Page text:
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The Right to Development and Global Partnership for Development

Right to developmentThe United Nations Declaration on the Right to Development offers hope to the millions of people around the world who live in abject poverty. Indeed, the aspiration to make the right to development a reality for all is the foundation for the quest to achieve the Millennium Development Goals (MDGs), the internationally agreed global development goals.

The eight MDGs – to reduce poverty, hunger and disease and promote gender equality, education, environmental sustainability and global partnerships – are interrelated and to achieve them requires a partnership between developed and developing countries. This is articulated in Goal 8 which asserts the collective responsibility for international cooperation and assistance to achieve all the MDGs.

The effective implementation of the right to development requires meaningful global partnerships for development as well as human rights-based policy coherence and coordination at all levels. It requires the international community to create an enabling global environment free of structural impediments where developing countries have opportunities for active international economic activities. The right to development incorporates the principle of international cooperation along with the principles of transparency, equality, participation, accountability and non-discrimination. These principles should be followed at both the national and international levels.

ECOSOC special event on the right to development and global partnership for development

Special Event 12 July 2011On 12 July 2011, the Economic and Social Council (ECOSOC) organized a special event on the right to development and global partnership for development in commemoration of the twenty-fifth anniversary of the UN Declaration on the Right to Development (click here for a background information on the event).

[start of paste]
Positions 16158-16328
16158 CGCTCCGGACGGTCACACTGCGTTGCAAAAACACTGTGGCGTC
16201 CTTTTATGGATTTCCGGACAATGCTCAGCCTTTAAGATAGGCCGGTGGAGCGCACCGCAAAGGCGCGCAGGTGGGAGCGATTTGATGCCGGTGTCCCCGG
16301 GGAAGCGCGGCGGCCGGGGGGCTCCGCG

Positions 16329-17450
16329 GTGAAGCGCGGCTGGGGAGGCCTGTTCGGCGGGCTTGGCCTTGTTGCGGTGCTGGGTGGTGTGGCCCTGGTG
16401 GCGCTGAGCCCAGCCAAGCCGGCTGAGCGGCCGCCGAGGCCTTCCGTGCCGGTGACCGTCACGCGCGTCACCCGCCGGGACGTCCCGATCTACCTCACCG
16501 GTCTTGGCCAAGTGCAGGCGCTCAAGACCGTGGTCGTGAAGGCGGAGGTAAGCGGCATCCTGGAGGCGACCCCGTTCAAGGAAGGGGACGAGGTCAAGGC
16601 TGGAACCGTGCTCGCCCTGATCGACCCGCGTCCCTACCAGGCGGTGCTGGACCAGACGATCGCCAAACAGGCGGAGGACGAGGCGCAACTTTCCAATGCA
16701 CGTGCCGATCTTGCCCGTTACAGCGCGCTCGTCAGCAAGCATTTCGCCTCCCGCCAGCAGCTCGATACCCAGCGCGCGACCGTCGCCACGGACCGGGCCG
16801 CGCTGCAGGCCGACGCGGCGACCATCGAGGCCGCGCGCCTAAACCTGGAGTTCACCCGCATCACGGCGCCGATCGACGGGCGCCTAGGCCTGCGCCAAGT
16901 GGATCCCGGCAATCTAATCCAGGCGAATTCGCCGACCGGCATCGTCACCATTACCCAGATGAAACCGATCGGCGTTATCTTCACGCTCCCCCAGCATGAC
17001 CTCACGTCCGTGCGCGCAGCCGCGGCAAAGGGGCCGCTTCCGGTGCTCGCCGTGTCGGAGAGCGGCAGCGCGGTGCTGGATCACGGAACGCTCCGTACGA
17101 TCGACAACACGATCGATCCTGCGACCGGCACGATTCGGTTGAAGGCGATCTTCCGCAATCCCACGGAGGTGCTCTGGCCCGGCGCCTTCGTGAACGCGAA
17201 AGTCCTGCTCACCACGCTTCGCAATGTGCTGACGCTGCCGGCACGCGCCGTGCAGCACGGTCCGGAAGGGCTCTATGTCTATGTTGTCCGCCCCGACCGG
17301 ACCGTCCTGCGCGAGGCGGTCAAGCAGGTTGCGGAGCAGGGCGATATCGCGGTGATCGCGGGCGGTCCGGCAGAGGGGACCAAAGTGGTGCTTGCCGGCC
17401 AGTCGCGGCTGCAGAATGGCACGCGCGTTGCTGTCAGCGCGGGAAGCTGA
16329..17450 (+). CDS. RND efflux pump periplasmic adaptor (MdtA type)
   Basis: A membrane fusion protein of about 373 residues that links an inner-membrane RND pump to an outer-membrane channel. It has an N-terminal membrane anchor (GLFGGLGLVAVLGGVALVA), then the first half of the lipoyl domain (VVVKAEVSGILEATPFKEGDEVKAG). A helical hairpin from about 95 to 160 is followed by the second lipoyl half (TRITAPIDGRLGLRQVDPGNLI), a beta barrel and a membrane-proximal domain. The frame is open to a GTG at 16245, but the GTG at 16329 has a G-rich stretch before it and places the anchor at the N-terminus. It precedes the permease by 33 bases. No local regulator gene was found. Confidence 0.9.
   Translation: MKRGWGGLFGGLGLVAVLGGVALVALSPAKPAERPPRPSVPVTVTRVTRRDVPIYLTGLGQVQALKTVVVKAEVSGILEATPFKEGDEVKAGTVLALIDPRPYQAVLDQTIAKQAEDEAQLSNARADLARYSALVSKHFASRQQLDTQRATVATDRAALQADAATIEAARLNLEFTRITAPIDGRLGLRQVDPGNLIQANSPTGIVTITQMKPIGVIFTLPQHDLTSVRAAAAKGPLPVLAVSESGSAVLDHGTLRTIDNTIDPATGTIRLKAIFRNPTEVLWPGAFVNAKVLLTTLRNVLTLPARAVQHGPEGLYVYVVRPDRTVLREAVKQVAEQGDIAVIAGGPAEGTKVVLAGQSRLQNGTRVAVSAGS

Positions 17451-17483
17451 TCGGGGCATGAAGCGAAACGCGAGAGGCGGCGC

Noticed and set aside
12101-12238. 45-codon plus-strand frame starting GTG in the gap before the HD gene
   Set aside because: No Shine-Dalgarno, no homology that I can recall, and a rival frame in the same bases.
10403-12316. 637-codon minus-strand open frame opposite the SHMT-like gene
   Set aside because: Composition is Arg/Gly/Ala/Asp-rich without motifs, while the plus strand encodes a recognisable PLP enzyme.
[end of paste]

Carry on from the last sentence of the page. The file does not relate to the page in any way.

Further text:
Recognizing the mandate of the High Commissioner to mainstream the right to development and to strengthen the global partnership for development between Member States, development agencies and the international development, financial and trade institutions as well as the role of the ECOSOC as the principal UN organ mandated to coordinate economic and social work of the fourteen United Nations specialized agencies, functional commissions and five regional commissions, the special event was designed to:

  • Discuss the relationship between the right to development, as outlined in the Declaration on the Right to Development, and the objectives, programmes and activities of development partners in the UN-system;
  • Facilitate dialogue with UN agencies on development as a human right;
  • Share views on how system-wide coherence in policy and action, responsibility and accountability, can be achieved in the implementation of the right to development;
  • Review how the promotion of the right to development and the achievement of MDG 8 can reinforce each other and how the UN system can use these synergies in the perspective of 2015 and beyond; and
  • Identify initiatives and key areas for future cooperation and coordination in implementing the right to development.

The special event was chaired by the Vice-President of the ECOSOC, H.E. Mr. Abulkalam Abdul Momen, Permanent Representative of Bangladesh to the United Nations, and moderated by the United Nations High Commissioner for Human Rights, Ms. Navanethem Pillay.

The President of the Human Rights Council, H.E. Ms. Laura Dupuy Lasserre, Permanent Representative of Uruguay to the UN Office in Geneva, as well as Professor Henry Shue, Senior Research Fellow at the Centre for International Studies and Professor Emeritus of Politics and International Relations, Oxford University delivered keynote addresses, which were followed by an interactive dialogue and statements from the floor. The Under-Secretary-General for Economic and Social Affairs, Mr. Sha Zukang, made closing remarks. 

Addresses and statements: